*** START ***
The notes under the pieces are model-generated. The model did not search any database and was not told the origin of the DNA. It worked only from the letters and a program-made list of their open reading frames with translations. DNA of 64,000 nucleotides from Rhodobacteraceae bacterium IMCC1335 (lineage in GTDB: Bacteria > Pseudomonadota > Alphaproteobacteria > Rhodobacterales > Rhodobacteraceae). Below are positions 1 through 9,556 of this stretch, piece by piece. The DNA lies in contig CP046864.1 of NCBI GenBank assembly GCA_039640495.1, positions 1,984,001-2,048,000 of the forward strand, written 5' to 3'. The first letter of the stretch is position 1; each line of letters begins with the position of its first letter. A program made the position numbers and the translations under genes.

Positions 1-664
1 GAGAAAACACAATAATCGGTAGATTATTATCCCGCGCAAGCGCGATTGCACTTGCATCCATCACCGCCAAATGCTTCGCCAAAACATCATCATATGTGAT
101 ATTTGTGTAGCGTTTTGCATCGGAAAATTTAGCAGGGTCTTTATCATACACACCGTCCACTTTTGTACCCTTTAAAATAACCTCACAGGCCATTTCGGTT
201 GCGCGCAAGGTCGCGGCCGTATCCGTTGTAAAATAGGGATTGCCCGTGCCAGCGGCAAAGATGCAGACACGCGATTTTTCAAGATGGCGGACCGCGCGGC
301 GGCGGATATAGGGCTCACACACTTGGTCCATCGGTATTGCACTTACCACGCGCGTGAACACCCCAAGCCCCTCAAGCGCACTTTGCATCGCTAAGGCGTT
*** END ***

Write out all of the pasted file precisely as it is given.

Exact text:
The notes under the pieces are model-generated. The model did not search any database and was not told the origin of the DNA. It worked only from the letters and a program-made list of their open reading frames with translations. DNA of 64,000 nucleotides from Rhodobacteraceae bacterium IMCC1335 (lineage in GTDB: Bacteria > Pseudomonadota > Alphaproteobacteria > Rhodobacterales > Rhodobacteraceae). Below are positions 1 through 9,556 of this stretch, piece by piece. The DNA lies in contig CP046864.1 of NCBI GenBank assembly GCA_039640495.1, positions 1,984,001-2,048,000 of the forward strand, written 5' to 3'. The first letter of the stretch is position 1; each line of letters begins with the position of its first letter. A program made the position numbers and the translations under genes.

Positions 1-664
1 GAGAAAACACAATAATCGGTAGATTATTATCCCGCGCAAGCGCGATTGCACTTGCATCCATCACCGCCAAATGCTTCGCCAAAACATCATCATATGTGAT
101 ATTTGTGTAGCGTTTTGCATCGGAAAATTTAGCAGGGTCTTTATCATACACACCGTCCACTTTTGTACCCTTTAAAATAACCTCACAGGCCATTTCGGTT
201 GCGCGCAAGGTCGCGGCCGTATCCGTTGTAAAATAGGGATTGCCCGTGCCAGCGGCAAAGATGCAGACACGCGATTTTTCAAGATGGCGGACCGCGCGGC
301 GGCGGATATAGGGCTCACACACTTGGTCCATCGGTATTGCACTTACCACGCGCGTGAACACCCCAAGCCCCTCAAGCGCACTTTGCATCGCTAAGGCGTT